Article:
Friday, May 28, 2010

The Tweet Not Taken


Sometimes What You Don’t Say Sends the Most Powerful Message

At an awards show last fall, the world went wild when a well-known rap star grabbed the microphone from America’s country-music sweetheart and went on a rant during her acceptance speech. People posted hundreds of thousands of messages on Twitter, Facebook and other social media sites, expressing their outrage. In the process, they of course mentioned the rapper’s name, thereby raising his profile on the Web – and playing right into his ham-handed publicity ploy.

Not me. I practice the fine art of Twunning – the modern-day, social-media equivalent of shunning.

In our searchable, SEO-ed, social-media-dominated world, sometimes the best way to “send a message” is not to send a message at all. Don’t reward marginal or anti-social behavior with a Tweet or a post. Instead, punish it with inattention.

True, there are plenty of examples where the power of social media has helped focus attention on important social problems or injustices. And I think we will see more of this good work in the future. But the Rapacious Rapper doesn’t fall into this category.

The urge to share and be heard is apparently winning out over common sense – even for seasoned professionals and other adults. Beyond bestowing attention on Rapacious Rappers, I see people saying things on social media that they would never say in person. Their comments are instantly broadcast to the world. They are also instantly searchable, stored forever, and permanently associated with the commenters’ names (and reputations).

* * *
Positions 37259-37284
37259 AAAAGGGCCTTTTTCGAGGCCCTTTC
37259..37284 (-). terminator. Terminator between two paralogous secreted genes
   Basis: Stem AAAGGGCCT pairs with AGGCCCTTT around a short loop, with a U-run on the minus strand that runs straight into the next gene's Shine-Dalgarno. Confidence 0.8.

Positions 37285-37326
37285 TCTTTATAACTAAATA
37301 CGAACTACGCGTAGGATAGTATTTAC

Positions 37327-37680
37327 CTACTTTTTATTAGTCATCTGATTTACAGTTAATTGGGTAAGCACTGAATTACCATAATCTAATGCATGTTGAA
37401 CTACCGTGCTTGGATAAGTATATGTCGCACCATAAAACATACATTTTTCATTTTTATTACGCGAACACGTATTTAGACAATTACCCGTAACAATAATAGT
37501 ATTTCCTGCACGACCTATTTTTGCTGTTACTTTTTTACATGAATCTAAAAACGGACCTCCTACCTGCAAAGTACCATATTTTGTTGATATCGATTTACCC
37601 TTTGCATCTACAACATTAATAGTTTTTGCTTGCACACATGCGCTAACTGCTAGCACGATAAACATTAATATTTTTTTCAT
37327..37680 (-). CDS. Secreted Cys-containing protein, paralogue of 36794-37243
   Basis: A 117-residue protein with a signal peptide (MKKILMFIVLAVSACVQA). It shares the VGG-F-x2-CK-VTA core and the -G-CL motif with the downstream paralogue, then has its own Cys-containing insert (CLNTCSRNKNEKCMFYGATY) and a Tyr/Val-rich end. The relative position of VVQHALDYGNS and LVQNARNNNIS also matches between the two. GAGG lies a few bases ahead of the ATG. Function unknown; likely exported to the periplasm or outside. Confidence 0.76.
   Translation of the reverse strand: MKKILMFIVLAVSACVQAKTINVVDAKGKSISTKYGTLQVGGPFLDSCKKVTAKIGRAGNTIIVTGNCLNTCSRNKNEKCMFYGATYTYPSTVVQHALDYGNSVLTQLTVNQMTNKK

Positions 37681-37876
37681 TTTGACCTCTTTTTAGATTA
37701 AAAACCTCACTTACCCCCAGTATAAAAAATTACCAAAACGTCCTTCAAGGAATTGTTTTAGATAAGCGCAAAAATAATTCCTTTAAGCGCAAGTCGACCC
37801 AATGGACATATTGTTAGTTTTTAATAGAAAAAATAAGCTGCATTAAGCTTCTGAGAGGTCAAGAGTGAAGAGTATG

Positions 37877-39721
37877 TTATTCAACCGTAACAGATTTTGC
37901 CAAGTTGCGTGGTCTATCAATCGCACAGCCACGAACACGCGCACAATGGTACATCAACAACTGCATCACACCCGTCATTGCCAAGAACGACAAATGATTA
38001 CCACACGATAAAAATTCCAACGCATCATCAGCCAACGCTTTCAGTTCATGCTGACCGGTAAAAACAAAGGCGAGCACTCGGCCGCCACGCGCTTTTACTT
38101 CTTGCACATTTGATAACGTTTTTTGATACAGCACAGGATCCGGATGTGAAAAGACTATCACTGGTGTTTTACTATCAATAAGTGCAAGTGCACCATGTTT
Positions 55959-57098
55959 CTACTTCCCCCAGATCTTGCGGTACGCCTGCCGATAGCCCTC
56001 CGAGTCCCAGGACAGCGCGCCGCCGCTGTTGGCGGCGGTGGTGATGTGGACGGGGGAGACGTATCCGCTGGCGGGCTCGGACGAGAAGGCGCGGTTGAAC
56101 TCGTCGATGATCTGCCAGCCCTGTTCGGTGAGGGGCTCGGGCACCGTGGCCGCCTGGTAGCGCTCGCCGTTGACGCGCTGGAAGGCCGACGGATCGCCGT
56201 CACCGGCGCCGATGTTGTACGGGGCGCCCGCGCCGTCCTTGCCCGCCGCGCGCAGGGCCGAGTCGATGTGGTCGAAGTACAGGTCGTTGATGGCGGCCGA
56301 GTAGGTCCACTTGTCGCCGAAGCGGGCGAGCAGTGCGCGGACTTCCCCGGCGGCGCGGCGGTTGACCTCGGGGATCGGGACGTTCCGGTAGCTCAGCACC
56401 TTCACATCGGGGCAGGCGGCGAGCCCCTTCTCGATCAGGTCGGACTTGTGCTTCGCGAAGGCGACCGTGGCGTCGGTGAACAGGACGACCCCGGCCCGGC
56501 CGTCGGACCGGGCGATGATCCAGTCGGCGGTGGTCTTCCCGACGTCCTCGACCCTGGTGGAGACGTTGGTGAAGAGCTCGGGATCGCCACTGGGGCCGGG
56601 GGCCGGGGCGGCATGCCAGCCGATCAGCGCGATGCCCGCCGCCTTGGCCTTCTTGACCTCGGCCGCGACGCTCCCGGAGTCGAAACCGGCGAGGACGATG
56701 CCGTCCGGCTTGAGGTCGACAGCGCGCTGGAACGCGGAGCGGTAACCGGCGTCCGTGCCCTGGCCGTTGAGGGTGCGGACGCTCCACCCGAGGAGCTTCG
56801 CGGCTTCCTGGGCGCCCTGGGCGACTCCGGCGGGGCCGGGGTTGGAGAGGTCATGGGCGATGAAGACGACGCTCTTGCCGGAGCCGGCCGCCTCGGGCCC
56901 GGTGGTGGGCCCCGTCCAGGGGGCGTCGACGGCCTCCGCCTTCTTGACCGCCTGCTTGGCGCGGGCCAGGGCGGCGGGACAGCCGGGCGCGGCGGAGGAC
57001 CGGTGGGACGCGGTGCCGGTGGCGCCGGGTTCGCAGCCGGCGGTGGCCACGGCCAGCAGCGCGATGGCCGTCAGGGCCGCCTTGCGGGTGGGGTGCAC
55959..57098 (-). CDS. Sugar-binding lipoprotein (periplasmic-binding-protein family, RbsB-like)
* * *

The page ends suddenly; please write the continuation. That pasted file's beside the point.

Many people are frustrated with Facebook’s continually evolving privacy policies for its free service. But you shouldn’t count on Facebook – or Twitter or any other business – to protect you.

How about starting to take responsibility for yourself, by just saying [ ]?

Before you post that Facebook message or make that Tweet, THINK. Is it really worth it?

Do you really want to broadcast your location, or the fact that you will be away from home on vacation for the next two weeks? Or show a photo of your expensive new car? (Ever searched for your own home on National Geographic's Map Machine?)

Do you really want people to know that you had a very successful business meeting with a prospect – mentioning that prospect by name?

Do you really want to argue with a sibling in public, on Facebook?

I have seen all of the above – and worse – over the last few weeks on social media.

Privacy settings will continue to be a moving target, even as the open web evolves into more services that offer privacy for a price. So-called “walled gardens” can only be so effective. (I also suspect that private services may become targets for hackers because of the greater perceived value of the information within.)

So, whether you are consciously and strategically building a personal brand or not, best to think before you Tweet.

And sometimes it’s better to just say [ ].

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